Watch Out! teen drivers are back on the roads, says HLDI

tenedrivingTeenage drivers are returning to the roads, according to an analysis by the Highway Loss Data Institute (HLDI), an affiliate of the Insurance Institute for Highway Safety. Researchers link the trend to the recent economic recovery. When teens have jobs they have more money and they drive more. The lower of price of gas, all probably helped.

Teenagers have the highest crash rate per mile traveled of any drivers, so the number of young people on the roads has important safety consequences.

Teen driving began to decline sharply about a decade ago. While many observers speculated that the proliferation of cellphones and social media had made driving less attractive to teenagers, HLDI showed there was a strong relationship between the decline in teen driving and rising teen unemployment.

In a reversal, from 2012 to 2014, more teenagers found jobs. At the same time, more teenagers began driving, an update to the HLDI study shows.

“It seems like many teens really do want to drive after all, and much of the earlier decline in driving was due to the disproportionate effect of the economy on teen employment,” HLDI Vice President Matt Moore says. “When teenagers have jobs, they have more of a need to drive, along with money to help pay for it.”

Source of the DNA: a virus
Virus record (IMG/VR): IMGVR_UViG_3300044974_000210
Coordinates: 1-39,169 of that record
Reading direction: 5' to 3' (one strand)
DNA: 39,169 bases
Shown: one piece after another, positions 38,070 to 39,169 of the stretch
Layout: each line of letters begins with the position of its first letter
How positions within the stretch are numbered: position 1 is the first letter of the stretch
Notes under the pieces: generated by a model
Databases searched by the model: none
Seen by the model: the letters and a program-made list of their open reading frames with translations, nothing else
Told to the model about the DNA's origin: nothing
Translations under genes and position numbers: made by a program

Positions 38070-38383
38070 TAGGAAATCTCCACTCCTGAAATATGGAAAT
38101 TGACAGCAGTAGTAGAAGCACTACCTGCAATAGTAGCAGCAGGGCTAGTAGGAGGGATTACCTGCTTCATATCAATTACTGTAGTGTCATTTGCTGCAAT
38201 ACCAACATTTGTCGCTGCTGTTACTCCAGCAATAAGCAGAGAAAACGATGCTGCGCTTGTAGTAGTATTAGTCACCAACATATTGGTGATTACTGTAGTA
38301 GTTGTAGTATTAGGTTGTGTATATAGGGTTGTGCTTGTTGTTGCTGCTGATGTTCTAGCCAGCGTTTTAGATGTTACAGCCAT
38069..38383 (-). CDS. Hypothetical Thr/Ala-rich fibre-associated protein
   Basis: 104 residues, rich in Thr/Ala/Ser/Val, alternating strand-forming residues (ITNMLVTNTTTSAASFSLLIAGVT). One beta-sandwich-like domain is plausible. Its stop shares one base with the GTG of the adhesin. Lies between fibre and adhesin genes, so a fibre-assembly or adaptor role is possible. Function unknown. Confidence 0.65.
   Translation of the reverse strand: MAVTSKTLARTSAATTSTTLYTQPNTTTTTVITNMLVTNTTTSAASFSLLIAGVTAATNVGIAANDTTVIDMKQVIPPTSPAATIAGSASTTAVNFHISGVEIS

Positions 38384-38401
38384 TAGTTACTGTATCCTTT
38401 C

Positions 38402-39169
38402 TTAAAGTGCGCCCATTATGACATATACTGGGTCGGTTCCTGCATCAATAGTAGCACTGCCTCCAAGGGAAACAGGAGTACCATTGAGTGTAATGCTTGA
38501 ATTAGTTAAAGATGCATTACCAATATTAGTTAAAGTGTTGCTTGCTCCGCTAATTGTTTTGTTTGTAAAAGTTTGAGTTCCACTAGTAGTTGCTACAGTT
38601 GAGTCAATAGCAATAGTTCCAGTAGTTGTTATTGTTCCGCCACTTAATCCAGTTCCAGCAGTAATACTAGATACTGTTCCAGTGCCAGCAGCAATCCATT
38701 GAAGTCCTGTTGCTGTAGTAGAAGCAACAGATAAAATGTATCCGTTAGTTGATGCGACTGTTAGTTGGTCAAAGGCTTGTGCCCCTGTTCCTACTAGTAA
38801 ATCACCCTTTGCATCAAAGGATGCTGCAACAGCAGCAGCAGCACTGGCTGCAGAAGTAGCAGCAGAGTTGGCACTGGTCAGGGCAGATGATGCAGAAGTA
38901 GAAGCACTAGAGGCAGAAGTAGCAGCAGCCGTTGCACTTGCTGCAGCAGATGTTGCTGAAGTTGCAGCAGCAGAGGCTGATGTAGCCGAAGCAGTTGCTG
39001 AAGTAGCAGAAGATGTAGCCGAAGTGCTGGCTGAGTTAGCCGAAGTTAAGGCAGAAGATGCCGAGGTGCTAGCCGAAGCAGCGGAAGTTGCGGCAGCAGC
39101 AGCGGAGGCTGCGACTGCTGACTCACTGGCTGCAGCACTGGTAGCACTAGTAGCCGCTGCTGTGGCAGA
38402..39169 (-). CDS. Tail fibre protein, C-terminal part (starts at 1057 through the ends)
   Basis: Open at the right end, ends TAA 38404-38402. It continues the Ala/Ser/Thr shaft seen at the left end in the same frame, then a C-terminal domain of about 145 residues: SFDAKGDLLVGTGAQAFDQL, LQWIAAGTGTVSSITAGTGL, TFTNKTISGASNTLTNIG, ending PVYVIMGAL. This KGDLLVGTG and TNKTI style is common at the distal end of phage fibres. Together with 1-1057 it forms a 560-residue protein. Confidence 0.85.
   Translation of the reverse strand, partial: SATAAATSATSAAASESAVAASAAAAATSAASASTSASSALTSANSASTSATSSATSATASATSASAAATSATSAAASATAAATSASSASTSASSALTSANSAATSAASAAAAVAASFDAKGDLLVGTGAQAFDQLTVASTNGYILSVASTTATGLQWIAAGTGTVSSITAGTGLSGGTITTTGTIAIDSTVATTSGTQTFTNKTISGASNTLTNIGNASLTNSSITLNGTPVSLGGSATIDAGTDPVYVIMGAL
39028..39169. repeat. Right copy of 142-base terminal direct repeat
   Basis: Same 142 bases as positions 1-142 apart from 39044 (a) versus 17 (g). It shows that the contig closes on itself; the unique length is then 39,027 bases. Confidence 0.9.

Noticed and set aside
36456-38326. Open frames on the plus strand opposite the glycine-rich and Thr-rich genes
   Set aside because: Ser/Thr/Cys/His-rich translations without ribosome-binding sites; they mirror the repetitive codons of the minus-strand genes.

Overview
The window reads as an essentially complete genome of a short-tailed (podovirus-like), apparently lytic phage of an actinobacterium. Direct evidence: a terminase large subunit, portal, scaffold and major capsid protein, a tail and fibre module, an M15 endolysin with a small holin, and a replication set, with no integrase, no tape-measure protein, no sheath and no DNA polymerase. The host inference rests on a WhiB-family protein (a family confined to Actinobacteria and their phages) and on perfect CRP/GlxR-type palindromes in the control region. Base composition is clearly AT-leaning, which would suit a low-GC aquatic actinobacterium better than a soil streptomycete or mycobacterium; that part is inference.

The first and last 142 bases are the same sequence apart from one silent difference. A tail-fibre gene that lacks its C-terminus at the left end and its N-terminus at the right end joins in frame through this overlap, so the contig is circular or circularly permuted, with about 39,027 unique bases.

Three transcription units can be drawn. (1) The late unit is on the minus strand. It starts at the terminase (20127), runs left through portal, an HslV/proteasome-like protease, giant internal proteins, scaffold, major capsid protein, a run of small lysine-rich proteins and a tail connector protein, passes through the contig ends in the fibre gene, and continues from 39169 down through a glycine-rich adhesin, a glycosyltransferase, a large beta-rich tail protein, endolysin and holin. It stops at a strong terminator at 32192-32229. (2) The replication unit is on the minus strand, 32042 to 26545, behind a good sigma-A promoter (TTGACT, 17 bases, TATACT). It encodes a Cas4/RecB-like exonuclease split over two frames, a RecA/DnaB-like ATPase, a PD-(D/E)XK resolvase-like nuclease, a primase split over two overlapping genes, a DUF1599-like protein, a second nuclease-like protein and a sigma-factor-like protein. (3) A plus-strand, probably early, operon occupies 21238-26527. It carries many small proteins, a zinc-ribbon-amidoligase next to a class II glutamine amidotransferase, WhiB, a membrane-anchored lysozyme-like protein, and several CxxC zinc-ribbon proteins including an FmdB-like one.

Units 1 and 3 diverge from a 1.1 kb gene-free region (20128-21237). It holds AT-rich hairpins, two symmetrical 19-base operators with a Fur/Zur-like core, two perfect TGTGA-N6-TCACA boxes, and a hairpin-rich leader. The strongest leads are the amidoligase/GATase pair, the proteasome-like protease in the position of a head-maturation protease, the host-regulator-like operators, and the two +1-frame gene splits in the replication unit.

For the 2013 study and the current update, HLDI analysts looked at changes in the number of rated drivers 19 and younger under collision insurance policies in 49 states and the District of Columbia. A rated driver on a policy is typically the driver in the household considered to represent the greatest loss potential for the insured vehicle (usually the teen driver if there is one).

From 2006 to 2012, the number of rated drivers 19 and younger fell. The number of rated drivers ages 35-54, referred to in the study as prime-age drivers, also dropped, but not as sharply. The result was fewer teen drivers relative to prime-age drivers.

During 2013 and 2014, teen exposure went back up, while prime-age exposure continued to decline slightly.

Expressing the change as a ratio of teen drivers to prime-age drivers controls for factors that aren’t specific to teenagers. The ratio of teen drivers to prime-age drivers fell from 0.042 in 2006 to 0.038 in 2010 and then remained relatively constant through 2012. The ratio increased to 0.041 in 2014 as teens returned to the roads.

Meanwhile, the unemployment rate, defined as the percentage of the total labor force that is unemployed and actively seeking work, increased for both groups between 2006 and 2010, but the rise was steeper for teens. During 2013-14, the unemployment rate for both groups fell, with teens experiencing a sharper decrease.

Thus, the unemployment spread — the difference in unemployment rates for the two groups — increased during the height of the recession, leveled off after 2010 and declined in the past few years.

Looked at together, there is an inverse relationship between the unemployment spread and the ratio of teen drivers to prime-age drivers.

Although population changes and changes in state licensing ages contributed somewhat to changes in the teen driver ratio, HLDI estimates that 67 percent of the ratio’s increase between 2012 and 2014 is connected with the decreasing unemployment spread.